Family home evening may be a great time to introduce your family to your ancestors by using the interactive fan chart on FamilySearch.org, a colorful visual presentation of your family tree with a display of your four direct lines. Bruce Bolingbroke of Utah and his family experienced a powerful family home evening using the fan chart. For each of Brother Bolingbroke’s grandparents’ lines, they were able to identify the first ancestor to migrate to America. They discovered that their ancestors came from seven different countries, some even crossing with the Pilgrims to the original colonies. After studying the fan chart, they looked into the stories and photos of their ancestors. In one of the stories, they discovered a testimony of the restored gospel given by Brother Bolingbroke’s second great-grandfather, who had immigrated to the United States from Switzerland. His testimony had been recorded near the end of his life. Through these experiences, the family felt the spirit of Elijah and an increased love and appreciation for the work.
Collaboration has become a valuable part of doing family history. Both young and old are meeting online as they share information about related ancestors. The family tree on FamilySearch.org displays the names of those who have contributed information or a source for an ancestor, so it’s possible to click on the contributor’s name and find contact information. As photos and stories are added for an individual or an entire family, collaboration can bring added information to the family tree.
Nanette Sorensen from Utah and her aunt collected photos from Sister Sorensen’s great-aunts and great-uncles and uploaded the photos to the family tree. Because these photos had been scanned in preparation for a family reunion, it was easy to put them on the tree as well. Sister Sorensen and her aunt didn’t know who some of the individuals in the photos were, but after the images had been on the tree for a week or so, others had viewed them and were able to correctly identify them. This process brought family history to life for Sister Sorensen, and her heart has been turned to her fathers.
Access to searchable records on FamilySearch.org is made possible through the vigilant work of indexers throughout the world. Many youth, both inside and outside of the Church, are involved because of their agility with computers. As indexers examine a digital image for names, dates, and locations, they enter the information into a computer program. In this way, a person can be found in a document because his or her name is linked to a digital image. Everyone is invited to be involved in indexing. Directions are found at FamilySearch.org. As indexers realize that each name represents a real person, their hearts are often turned to the work and they begin a search for their own family members.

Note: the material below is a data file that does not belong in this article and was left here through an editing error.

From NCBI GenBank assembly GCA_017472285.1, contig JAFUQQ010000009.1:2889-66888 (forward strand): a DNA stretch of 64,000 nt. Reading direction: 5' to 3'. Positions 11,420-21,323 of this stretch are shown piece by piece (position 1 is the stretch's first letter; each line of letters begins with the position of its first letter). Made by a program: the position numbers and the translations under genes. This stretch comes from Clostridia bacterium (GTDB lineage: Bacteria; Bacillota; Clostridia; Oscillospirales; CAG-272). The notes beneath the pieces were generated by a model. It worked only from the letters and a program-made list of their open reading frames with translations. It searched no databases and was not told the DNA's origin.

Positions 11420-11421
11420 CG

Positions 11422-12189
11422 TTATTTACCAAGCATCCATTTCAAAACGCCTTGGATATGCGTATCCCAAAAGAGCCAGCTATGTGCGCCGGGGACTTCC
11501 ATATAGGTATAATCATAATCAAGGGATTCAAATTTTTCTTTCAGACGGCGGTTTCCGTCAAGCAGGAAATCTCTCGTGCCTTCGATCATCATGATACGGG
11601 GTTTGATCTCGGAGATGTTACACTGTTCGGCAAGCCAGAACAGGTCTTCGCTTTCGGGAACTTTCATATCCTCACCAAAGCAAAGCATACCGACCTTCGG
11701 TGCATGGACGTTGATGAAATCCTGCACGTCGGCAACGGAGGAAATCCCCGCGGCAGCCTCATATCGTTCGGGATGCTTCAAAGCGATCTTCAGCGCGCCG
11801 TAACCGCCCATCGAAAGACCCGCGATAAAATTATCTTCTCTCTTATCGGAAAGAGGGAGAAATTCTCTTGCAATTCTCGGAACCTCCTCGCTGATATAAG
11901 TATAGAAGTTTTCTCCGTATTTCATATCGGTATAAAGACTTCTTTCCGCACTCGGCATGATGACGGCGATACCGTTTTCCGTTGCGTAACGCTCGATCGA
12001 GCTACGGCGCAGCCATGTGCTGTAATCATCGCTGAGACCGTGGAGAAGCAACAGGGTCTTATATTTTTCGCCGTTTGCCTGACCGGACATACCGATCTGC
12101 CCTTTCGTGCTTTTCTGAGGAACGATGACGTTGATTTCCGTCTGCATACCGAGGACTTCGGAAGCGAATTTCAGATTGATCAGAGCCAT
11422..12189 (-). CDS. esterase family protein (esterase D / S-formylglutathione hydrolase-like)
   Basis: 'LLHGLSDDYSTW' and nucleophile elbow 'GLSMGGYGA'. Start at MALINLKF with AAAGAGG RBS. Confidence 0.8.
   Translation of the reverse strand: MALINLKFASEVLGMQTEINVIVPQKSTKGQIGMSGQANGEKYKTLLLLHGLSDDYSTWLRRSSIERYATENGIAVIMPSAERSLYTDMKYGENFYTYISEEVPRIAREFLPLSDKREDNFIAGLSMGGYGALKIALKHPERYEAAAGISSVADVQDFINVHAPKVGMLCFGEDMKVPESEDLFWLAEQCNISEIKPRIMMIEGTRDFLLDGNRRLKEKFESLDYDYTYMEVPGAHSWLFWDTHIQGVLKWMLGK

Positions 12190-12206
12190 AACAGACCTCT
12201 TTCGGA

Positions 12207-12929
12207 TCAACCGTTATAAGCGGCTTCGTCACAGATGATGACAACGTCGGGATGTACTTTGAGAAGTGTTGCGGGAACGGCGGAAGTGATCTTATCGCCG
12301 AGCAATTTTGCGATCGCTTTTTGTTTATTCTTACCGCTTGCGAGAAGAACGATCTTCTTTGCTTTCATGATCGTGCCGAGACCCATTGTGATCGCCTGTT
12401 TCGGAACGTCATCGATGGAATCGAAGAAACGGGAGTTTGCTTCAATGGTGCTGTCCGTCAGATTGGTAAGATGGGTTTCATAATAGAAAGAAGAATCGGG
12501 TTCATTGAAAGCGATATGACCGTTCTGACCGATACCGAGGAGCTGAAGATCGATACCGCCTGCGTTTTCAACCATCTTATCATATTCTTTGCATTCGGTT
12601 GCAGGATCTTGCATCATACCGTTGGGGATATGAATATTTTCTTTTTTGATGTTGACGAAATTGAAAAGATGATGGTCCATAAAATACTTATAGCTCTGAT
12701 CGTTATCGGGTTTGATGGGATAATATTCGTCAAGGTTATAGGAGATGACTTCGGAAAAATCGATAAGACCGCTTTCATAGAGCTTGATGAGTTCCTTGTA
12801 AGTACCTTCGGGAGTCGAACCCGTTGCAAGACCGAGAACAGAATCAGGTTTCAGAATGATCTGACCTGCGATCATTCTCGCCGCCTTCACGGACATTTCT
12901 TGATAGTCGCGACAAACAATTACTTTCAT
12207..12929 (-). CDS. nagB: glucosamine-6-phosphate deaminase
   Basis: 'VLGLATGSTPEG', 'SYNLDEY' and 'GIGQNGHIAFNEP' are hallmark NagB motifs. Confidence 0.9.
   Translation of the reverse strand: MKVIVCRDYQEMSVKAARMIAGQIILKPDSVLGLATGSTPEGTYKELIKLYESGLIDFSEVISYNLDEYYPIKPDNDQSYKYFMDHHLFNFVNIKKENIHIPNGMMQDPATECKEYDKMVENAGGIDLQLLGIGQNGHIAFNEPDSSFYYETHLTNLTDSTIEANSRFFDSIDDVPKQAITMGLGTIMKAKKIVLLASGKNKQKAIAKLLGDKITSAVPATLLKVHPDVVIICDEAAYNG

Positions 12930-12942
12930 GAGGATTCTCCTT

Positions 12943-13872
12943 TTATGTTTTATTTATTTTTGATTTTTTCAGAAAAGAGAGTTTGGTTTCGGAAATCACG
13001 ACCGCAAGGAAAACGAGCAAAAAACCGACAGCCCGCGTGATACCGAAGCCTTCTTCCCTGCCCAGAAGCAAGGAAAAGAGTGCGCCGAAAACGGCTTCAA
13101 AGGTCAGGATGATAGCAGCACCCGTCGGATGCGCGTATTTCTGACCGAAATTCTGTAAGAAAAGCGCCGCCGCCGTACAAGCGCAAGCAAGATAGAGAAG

Under the Get Help menu on FamilySearch.org, there are hundreds of training videos that can quickly put you at ease about the different functions of the website. The videos can be repeatedly reviewed until a concept is firm in your mind. If you still have questions, round-the-clock technical support is available so that you can talk or “chat” with someone in real time.
The process of preparing and submitting names for temple ordinances is now easily done online. If you have difficulty accomplishing all of the temple ordinances yourself, you may choose to release names electronically so that selected ordinances can be completed by others. The information is sent all over the world, and the work may be accomplished in several temples on different continents in a short time. You can track the progress of names online and know when and where the work has been completed. The many added features of FamilySearch.org are there to help us experience the blessings of family history and temple work.
President Howard W. Hunter (1907–95) said, “I have learned that those who engage in family history research and then perform the temple ordinance work for those whose names they have found will know the additional joy of receiving both halves of the blessing.”5 Family members of all ages can now work together to receive those blessings.
Young Amanda was able to feel a special connection to her great-grandmother Genevieve when she discovered that her ancestor had loved dancing, just as Amanda does today. They both discovered the world of dance at the same age. From Genevieve’s journal, Amanda learned that her great-grandmother had also experienced the awkwardness that comes with those teenage years. Because of these discoveries, Amanda says she can now feel her ancestors cheering her on during difficult times. It’s as President Thomas S. Monson has said: “We discover something about ourselves when we learn about our ancestors.”6 That is part of the blessing of turning our hearts to our ancestors.